Canada’s PM Affirms Canadian Position on Armenian Genocide

MANITOBA (Global National)–Canadian Prime Minister Stephen Harper affirmed Wednesday his belief that 1.5 million Armenia’s were killed in the Armenian genocide nearly a century ago during the First World War.

For decades–previous Canadian governmen’s refused to call it a genocide for fear of upsetting Turkey.

The killings took place between 1915 and 1920 when one and a half million Armenia’s living in the Ottoman Empire were systematically deported at the start of the war. Scholars refer to the events as the "Armenian genocide."

However–the Genocide–and the way it is described–has been a matter of ongoing dispute between the international community and modern-day Turkey.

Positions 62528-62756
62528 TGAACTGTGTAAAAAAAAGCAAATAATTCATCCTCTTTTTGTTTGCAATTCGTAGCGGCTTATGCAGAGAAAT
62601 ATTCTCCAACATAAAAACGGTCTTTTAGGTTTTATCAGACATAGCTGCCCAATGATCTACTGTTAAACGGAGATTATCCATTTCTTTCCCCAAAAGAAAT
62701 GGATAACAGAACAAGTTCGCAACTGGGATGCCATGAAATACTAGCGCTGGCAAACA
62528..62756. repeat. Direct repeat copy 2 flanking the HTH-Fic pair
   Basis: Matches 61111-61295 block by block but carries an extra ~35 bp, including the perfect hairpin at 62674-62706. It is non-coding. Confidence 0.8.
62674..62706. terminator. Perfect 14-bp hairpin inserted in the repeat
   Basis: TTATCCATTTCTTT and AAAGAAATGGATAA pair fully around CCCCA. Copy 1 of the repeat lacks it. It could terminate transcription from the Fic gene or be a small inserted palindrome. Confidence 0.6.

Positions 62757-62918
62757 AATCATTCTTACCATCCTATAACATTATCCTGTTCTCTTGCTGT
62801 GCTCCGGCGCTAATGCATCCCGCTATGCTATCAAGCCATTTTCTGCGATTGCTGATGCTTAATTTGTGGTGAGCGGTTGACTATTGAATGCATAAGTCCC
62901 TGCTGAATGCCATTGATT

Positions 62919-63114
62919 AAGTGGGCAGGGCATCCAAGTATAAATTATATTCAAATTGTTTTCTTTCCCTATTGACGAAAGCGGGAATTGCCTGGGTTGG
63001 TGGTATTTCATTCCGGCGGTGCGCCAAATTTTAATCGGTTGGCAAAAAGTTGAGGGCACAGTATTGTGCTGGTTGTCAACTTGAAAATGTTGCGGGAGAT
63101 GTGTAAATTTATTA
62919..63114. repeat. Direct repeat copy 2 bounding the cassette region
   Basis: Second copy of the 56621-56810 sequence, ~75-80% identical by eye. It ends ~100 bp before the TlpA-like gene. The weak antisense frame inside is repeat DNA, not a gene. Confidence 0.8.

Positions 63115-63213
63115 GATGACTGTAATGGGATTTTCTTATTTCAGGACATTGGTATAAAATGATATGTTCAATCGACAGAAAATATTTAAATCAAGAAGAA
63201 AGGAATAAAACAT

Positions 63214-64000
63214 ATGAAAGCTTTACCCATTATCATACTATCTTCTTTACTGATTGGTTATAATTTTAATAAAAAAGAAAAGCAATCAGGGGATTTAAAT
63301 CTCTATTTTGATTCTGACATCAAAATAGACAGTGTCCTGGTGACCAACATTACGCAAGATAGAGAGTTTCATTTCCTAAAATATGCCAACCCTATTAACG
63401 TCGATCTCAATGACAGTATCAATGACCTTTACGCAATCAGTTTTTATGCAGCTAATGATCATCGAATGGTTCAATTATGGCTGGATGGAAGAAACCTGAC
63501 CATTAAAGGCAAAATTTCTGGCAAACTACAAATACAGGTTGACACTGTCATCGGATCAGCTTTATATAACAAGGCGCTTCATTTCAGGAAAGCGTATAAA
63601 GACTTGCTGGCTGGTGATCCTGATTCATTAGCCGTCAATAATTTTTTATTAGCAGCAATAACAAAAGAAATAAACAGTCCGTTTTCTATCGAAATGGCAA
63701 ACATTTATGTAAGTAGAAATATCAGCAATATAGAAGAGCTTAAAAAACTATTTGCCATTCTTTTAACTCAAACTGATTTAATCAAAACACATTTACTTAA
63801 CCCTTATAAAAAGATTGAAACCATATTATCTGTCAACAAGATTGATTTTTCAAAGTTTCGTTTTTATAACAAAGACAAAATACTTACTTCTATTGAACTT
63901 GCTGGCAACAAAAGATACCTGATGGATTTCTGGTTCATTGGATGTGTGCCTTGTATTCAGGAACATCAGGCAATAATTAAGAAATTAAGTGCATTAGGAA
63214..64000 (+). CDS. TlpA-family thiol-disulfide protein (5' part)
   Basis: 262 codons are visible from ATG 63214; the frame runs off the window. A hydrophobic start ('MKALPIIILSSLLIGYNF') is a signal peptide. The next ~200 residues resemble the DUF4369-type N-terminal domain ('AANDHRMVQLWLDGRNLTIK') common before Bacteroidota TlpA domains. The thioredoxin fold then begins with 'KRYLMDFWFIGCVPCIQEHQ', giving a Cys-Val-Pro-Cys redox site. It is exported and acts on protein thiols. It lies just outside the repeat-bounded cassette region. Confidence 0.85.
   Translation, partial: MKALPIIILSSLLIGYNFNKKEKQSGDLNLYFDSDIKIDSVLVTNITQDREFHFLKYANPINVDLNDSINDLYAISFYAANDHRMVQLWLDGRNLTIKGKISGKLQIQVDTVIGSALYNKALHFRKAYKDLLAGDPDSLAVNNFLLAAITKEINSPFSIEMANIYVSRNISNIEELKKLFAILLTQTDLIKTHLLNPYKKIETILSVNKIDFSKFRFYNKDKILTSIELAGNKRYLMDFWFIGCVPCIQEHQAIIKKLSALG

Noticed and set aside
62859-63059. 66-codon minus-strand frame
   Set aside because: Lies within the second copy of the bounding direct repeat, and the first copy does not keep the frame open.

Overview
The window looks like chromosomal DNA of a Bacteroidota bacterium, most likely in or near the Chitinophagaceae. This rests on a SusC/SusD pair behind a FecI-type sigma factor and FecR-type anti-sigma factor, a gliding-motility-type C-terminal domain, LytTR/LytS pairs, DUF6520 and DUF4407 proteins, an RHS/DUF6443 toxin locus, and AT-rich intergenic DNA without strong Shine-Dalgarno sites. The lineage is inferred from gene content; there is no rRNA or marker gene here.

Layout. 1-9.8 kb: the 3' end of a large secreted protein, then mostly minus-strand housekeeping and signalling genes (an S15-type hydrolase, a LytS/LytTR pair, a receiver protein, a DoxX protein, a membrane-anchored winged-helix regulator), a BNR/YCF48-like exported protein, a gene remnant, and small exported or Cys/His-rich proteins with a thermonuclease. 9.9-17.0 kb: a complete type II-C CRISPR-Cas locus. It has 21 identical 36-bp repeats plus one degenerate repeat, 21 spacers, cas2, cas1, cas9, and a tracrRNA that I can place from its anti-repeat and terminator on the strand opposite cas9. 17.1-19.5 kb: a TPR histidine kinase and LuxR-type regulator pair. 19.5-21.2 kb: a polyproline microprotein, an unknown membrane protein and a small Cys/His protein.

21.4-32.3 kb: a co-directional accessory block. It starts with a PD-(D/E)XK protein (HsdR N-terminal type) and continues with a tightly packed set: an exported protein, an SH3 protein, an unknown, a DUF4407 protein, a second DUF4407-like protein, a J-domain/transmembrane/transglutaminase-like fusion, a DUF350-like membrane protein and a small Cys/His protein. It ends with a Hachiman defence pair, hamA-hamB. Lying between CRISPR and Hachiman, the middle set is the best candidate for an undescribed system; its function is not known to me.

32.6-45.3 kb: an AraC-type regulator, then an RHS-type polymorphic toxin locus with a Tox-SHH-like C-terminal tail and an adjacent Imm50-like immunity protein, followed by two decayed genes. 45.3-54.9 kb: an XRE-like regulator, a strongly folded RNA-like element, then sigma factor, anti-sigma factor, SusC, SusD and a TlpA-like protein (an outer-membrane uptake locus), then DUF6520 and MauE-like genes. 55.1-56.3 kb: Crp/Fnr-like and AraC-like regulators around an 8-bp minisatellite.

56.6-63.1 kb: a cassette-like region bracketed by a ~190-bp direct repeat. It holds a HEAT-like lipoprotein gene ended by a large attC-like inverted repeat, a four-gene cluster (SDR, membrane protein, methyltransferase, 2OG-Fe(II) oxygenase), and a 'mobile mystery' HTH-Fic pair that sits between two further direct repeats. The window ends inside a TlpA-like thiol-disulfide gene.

Turkish authorities have refused to acknowledge the killings as a genocide–citing the turmoil of life during the First World War as the reason behind the deaths–not state-sponsored mass exterminations.

It is a sensitive issue that–when raised by Canada’s Tory Opposition during the previous minority government–was quickly defeated by reigning Liberals who feared angering the Turkish government by labeling the events as a genocide or condemning it as a crime against humanity.

However–during a news conference Wednesday in southern Manitoba–Prime Minister Harper affirmed his belief that the Armenia’s who died during those years were in fact–subjects of a genocide.

Turkey’s ambassador to Canada thinks the decision goes too far.

"Your own citizens of Turkish origin–they are proud Canadians as much as you are," said Aydemir Erman. "So your own House is branding them as the grandchildren of killers."

To date–23 countries in the international community officially recognize the Genocide–including Argentina–Austria–Belgium–Cyprus–France–Germany–Greece–Italy–Lebanon–Lithuania–the Netherlands–Poland–Russia–Slovakia–Sweden–Switzerland–Uruguay–Vatican City–and Venezuela.

Thirty-nine of 50 US states also recognize the Genocide–although there is no official federal recognition.

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